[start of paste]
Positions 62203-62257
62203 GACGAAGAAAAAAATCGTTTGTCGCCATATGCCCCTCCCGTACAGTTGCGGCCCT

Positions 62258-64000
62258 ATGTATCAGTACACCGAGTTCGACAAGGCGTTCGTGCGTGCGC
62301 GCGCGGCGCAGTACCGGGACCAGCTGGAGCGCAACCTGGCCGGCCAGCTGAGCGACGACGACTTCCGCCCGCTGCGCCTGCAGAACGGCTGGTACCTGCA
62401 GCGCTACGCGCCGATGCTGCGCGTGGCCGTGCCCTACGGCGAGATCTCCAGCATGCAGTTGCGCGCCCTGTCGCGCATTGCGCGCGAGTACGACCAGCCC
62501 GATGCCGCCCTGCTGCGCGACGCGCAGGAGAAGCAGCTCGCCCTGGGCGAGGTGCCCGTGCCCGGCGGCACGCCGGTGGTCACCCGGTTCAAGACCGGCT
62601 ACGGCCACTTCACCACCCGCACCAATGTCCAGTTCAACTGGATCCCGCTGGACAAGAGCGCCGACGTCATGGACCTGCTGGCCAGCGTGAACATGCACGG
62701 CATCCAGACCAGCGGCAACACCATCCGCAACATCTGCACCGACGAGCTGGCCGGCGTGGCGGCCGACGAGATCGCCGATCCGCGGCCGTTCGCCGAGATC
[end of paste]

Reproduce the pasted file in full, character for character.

Positions 62203-62257
62203 GACGAAGAAAAAAATCGTTTGTCGCCATATGCCCCTCCCGTACAGTTGCGGCCCT

Positions 62258-64000
62258 ATGTATCAGTACACCGAGTTCGACAAGGCGTTCGTGCGTGCGC
62301 GCGCGGCGCAGTACCGGGACCAGCTGGAGCGCAACCTGGCCGGCCAGCTGAGCGACGACGACTTCCGCCCGCTGCGCCTGCAGAACGGCTGGTACCTGCA
62401 GCGCTACGCGCCGATGCTGCGCGTGGCCGTGCCCTACGGCGAGATCTCCAGCATGCAGTTGCGCGCCCTGTCGCGCATTGCGCGCGAGTACGACCAGCCC
62501 GATGCCGCCCTGCTGCGCGACGCGCAGGAGAAGCAGCTCGCCCTGGGCGAGGTGCCCGTGCCCGGCGGCACGCCGGTGGTCACCCGGTTCAAGACCGGCT
62601 ACGGCCACTTCACCACCCGCACCAATGTCCAGTTCAACTGGATCCCGCTGGACAAGAGCGCCGACGTCATGGACCTGCTGGCCAGCGTGAACATGCACGG
62701 CATCCAGACCAGCGGCAACACCATCCGCAACATCTGCACCGACGAGCTGGCCGGCGTGGCGGCCGACGAGATCGCCGATCCGCGGCCGTTCGCCGAGATC